What do you do when the weather conspires against you and hay refuses to dry?

Haying in West Central Saskatchewan

“You start looking for alternatives,” says Harry Brook, crop specialist, Ag-Info Centre. “Are there other alternatives for feed preservation when the crop stays wet? Yes, there are. A number of alternatives are available to consider when hay will not dry down to the 16 per cent moisture level that’s considered suitable for long-term storage.”

One form of storage that has gained popularity in the last couple of years is round baled silage, also known as haylage, which either comes in individually wrapped bales, or in tubes.

“When making haylage it’s imperative that bales are wrapped to maximum density to minimize air pockets in the bale. Moisture content for baled silage should be from 40 to 55 per cent for safe storage and adequate fermentation. Too much moisture and the bales become frozen solid in the winter. Too little moisture can result in excessive spoilage and limited fermentation activity. Don’t make the bales full size (they must be 2/3 – ¾ the size of a hay bale) as they can get too heavy for some loaders to lift.”

One of the advantages of baled silage is the reduced leaf loss in the hay and maintaining higher feed quality, says Brook. “The biggest plus, of course, is that you are not at the mercy of the weather. It allows you to harvest hay when it is ready, rather than waiting for a dry spell that may be too late in coming to get it baled. Quality hay is more about the physiological age of the hay when cut than the fact rain may or may not have fallen on it once it has been cut.”

To make sure you get the best quality in your haylage, the crop should be cut when young (early bloom stage for grasses and legumes), and left to wilt to the correct moisture over one or two days. It should be wrapped within 5 to 10 hours after baling, as spoilage greatly increases if the time lag is longer. “Use good quality plastic that creates a complete seal and prevents air from getting into the bale,” says Brook. “The whole secret to making good silage is to minimize the number of air pockets in the bale and preventing any air from getting into it once wrapped.”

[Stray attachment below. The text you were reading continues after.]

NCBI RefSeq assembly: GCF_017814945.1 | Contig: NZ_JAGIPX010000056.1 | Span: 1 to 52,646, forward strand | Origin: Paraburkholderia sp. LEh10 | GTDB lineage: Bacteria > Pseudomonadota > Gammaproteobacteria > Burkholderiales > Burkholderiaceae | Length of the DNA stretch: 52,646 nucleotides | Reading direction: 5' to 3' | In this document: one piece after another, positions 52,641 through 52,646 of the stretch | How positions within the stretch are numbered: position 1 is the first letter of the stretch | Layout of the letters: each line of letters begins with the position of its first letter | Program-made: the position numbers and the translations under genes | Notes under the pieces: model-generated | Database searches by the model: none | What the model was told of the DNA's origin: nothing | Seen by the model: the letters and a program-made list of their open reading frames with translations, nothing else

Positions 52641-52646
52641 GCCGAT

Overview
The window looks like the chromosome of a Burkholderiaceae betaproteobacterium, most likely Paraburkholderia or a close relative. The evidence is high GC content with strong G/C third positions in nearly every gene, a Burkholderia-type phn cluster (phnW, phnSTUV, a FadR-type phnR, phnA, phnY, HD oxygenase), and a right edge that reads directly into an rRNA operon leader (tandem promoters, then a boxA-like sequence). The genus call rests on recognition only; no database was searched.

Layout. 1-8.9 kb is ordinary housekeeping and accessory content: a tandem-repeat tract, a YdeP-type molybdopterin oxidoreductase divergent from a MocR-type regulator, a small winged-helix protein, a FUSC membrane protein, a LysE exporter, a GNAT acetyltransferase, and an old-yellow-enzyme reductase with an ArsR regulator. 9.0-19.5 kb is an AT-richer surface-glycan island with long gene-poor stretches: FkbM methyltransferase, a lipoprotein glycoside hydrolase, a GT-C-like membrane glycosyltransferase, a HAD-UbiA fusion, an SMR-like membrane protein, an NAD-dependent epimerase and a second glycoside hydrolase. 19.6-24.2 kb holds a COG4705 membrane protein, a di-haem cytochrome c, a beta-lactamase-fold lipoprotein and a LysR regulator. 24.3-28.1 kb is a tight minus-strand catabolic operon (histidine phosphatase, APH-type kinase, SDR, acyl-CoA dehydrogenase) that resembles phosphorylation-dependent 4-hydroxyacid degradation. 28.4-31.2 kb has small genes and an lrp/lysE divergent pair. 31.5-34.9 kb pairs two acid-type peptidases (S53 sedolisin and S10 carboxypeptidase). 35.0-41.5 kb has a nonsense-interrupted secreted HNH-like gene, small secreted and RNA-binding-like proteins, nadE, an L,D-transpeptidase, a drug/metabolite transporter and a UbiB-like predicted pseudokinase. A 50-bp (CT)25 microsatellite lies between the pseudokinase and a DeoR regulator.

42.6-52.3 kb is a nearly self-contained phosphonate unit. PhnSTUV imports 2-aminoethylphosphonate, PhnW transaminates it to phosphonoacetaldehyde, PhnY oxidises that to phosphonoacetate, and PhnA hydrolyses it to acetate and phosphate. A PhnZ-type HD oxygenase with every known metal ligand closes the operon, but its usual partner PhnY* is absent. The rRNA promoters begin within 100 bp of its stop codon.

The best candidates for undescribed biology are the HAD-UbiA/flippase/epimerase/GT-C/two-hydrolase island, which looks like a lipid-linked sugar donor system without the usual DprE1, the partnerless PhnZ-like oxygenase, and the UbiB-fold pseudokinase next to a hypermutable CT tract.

The ensiling process is basically pickling the forage for long-term storage. Once wrapped, oxygen consuming bacteria use up the available oxygen in the bales. Too much oxygen will result in excessive heating. After the oxygen is used up, anaerobic bacteria use up the sugars in the forage and excrete lactic acid. Increased lactic acid lowers the pH, thus pickling or fermenting the forage. “Once ensiled, it’s important to prevent any air from getting back into the bale, as spoilage will occur. Any breaching of the plastic with tears or holes must be repaired immediately. When opened, baled silage stays good for only about a week. Tubed bales last about the same length of time.”

If hay is not dry enough for dry, baled hay, but too dry to make silage, propionic acid can be used to prevent mold growth. “Adding it to damp hay will prevent mold growth, which then causes heating and feed quality losses. It’s a way to give the bale time to naturally dry down to a safe storage level. The propionic acid solution is sprayed onto the swath as it enters the baler. The amount needed depends on the moisture level of the hay. The higher the moisture of the bale, the more acid will be needed.”

A moisture probe is can be invaluable for determining moisture levels in the hay. “It’s a good idea to have one on hand when baling. The probe will help you determine the correct rate of propionic acid needed as there can be varying levels of moisture in the field. Propionic acid is highly acidic and very corrosive on machinery, thus it is best to get it as a buffered solution. Some products claim they will treat hay up to 35 per cent moisture, but economically the propionic acid should be used on hay at 25 per cent moisture or lower. Treated hay is safe to feed to livestock.”

Using this acid makes economic sense in conditions where you want to avoid rain damage to almost dry hay, says Brook. “It can be very valuable especially when dealing with unsettled and intermittent rainy weather during the hay season. However, trying to make silage from nearly dry hay doesn’t work, even if it has been rained on. It will be too dry and not ensile properly, and will lose feed value.”

“There are alternatives for these challenging weather conditions. Their costs are higher, on a per tonne of dry matter basis, but can allow you to harvest hay when weather causes problems. Take a look at your situation and use the appropriate hay harvesting solution that fits your operation and budget.”